B flat major sonority Needs Fnatural and Bflat (or Bneutral) and Eflat (or Eneutral).
Hacky Hony. Better with Eflat.
A brief sample (in this case with a Bflat drone) with the notation:
Hay for Newbeginn. Better with Eflat. See and hear the setting further below.
G sonority Needs F natural top and bottom and – if in a minor sonority – B flat or at least B neutral.
Have a care on her Johnie. Effective with Bflats and probably better with Eflat or neutral than with Enatural.
Cuddy Clad her. In other versions, both G major and G minor sonorities are found.
Cock on the midding. Could be major – though minor also sounds acceptable.
There was a weddin[g] etc. Strain 2 goes into relative major (B flat sonority). Are Eflats or Eneutrals also needed?
Saw ye never’ a Bonie [lass]. Probably with Enatural or Eneutral if it is to correspond with Vickers: I do not accept that Vickers’ inclusion of Bflat was probably a mistake. See the discussion of this tune below.
A problem tune because there exist so many versions, some in major and others in minor sonorities. Clough’s version is interesting – its minor feel ties in well with Dixon’s setting which could then be seen to employ the two alternating sonorities, G minor and F major.
More ambiguous G sonority.
Hit her between the legs. Could it earlier have been Bneutral or Bflat?
She will never be guided. Needs at least Fnaturals.
Golden Lock[s] Certainly needs Fnaturals.
F and G (minor?) sonorities
Dickes a way Marked by frequent abrupt changes of sonority between F and G. Bflat and possibly Eneutral can sound acceptable.
If thou wert my own thing. Hexatonic (no Bs in the tune) needs Fnatural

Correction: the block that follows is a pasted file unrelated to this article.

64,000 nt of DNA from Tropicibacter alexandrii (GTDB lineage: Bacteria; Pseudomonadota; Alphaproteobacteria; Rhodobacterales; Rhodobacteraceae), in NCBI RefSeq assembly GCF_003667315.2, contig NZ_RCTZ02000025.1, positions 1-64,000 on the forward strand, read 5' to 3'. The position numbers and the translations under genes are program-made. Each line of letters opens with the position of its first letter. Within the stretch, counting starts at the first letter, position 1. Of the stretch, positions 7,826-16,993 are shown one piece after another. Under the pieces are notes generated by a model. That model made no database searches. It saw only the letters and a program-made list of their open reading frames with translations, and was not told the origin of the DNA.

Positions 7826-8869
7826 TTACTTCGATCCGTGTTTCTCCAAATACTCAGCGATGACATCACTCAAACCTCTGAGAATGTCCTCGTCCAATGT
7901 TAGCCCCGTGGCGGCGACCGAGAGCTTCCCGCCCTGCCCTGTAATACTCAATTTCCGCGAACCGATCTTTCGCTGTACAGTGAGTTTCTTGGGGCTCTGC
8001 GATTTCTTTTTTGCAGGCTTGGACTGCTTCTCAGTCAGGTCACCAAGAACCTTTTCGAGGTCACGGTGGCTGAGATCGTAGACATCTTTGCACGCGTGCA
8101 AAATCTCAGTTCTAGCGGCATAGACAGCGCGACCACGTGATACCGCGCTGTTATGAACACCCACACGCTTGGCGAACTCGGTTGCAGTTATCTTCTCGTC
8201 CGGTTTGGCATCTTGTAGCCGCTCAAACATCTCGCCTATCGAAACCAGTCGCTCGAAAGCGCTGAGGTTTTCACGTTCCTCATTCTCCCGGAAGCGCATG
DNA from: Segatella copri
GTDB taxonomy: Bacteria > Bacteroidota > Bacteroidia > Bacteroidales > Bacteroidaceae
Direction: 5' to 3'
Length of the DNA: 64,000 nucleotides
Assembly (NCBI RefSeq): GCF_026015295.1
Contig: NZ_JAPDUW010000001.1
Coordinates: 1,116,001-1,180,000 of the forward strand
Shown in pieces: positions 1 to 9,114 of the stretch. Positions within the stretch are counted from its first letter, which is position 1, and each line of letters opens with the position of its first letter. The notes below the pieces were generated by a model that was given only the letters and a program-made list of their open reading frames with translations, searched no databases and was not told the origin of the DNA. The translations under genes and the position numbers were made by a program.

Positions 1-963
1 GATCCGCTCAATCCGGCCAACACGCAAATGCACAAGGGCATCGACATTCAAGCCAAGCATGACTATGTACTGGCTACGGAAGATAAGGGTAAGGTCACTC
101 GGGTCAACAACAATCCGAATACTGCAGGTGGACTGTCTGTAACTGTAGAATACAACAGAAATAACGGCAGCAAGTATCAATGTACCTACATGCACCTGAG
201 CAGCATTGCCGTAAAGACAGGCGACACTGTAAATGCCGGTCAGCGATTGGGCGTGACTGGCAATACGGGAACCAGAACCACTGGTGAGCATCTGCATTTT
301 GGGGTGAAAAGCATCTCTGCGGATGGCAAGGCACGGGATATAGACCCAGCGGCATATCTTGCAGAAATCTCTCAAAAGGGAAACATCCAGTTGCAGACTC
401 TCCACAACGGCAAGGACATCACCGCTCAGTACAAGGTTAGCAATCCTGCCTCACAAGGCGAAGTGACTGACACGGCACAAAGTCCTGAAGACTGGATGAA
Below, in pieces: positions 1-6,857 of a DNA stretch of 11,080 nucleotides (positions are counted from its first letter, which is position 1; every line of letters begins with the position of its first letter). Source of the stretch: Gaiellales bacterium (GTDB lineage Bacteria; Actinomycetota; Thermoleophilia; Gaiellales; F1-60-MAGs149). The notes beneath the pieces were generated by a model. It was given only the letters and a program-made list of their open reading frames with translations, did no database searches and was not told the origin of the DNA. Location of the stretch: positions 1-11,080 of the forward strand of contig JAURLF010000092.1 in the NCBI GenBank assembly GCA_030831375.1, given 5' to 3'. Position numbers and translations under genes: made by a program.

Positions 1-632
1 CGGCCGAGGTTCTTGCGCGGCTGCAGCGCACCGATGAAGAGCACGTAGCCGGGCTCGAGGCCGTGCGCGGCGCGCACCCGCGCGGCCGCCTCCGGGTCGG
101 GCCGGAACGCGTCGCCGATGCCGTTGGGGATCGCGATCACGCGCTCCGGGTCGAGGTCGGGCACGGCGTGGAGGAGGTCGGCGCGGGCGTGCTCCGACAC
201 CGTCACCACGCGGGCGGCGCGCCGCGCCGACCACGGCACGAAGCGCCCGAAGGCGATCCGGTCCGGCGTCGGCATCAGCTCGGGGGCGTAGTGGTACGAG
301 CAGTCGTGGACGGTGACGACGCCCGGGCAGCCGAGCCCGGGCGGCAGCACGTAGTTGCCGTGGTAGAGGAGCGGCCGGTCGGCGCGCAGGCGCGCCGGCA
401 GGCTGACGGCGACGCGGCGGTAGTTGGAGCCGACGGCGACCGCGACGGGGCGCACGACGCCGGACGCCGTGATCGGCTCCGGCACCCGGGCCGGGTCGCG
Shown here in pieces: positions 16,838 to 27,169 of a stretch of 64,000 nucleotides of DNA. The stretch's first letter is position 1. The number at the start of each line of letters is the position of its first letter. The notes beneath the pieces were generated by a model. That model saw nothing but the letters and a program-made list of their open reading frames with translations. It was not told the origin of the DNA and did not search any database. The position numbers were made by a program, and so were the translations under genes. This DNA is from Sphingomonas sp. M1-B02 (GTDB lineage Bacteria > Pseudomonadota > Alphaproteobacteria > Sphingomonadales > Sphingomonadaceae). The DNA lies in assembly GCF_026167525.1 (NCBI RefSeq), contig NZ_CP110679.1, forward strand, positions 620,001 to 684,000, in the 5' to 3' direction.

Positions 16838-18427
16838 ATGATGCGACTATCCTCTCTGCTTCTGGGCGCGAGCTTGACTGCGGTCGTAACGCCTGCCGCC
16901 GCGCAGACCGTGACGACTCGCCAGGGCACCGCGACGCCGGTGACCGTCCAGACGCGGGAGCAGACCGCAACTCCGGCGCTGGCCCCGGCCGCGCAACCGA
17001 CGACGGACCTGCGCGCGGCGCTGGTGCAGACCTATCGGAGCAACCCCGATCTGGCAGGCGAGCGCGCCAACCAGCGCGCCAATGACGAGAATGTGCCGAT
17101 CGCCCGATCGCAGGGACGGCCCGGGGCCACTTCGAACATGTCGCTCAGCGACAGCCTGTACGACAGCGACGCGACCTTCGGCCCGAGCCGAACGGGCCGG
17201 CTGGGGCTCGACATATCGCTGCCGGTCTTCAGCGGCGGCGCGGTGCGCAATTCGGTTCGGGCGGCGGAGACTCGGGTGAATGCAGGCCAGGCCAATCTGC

The New way to Morpeth. Opening strains 1 and 3 sound as if in F sonority with Bflat or Bneutral. Other variations are in C sonority with Bnatural or neutral which contribute to a seeming mixter-maxter of tune phrases. One wonders if these other variations represent in fact the ‘new way’ of performing the work and also what the ‘old way’ might have been like.
DIXON’S 8-NOTE TUNES.
All the following tunes with the exception of the last two could have been set for (early) Northumbrian Smallpipes though some of them could also have been played on the 9-note pipes and so could have had Bflat available (e.g. John Cudbursun’s Fancy).
If for early Northumbrian pipes the pitch of the high F is not known, then it could have been natural or neutral enough to suit different modal requirements. There is evidence that decades later Peacock and others sharpened Fs that earlier were natural (or possibly neutral) when setting tunes for the Northumbrian pipes. Note that none of these tunes insist on the need for Bflat other than the last three listed here as having mixed sonorities
G major sonority There is often uncertainty about the pitch of the high leading note F and it is worth noting that many prominent high Fs among the next batch of tunes are given ornament signs (presumably trills or turns), perhaps to disguise the fact the F available may not fit well with the surrounding melodic context or the drone.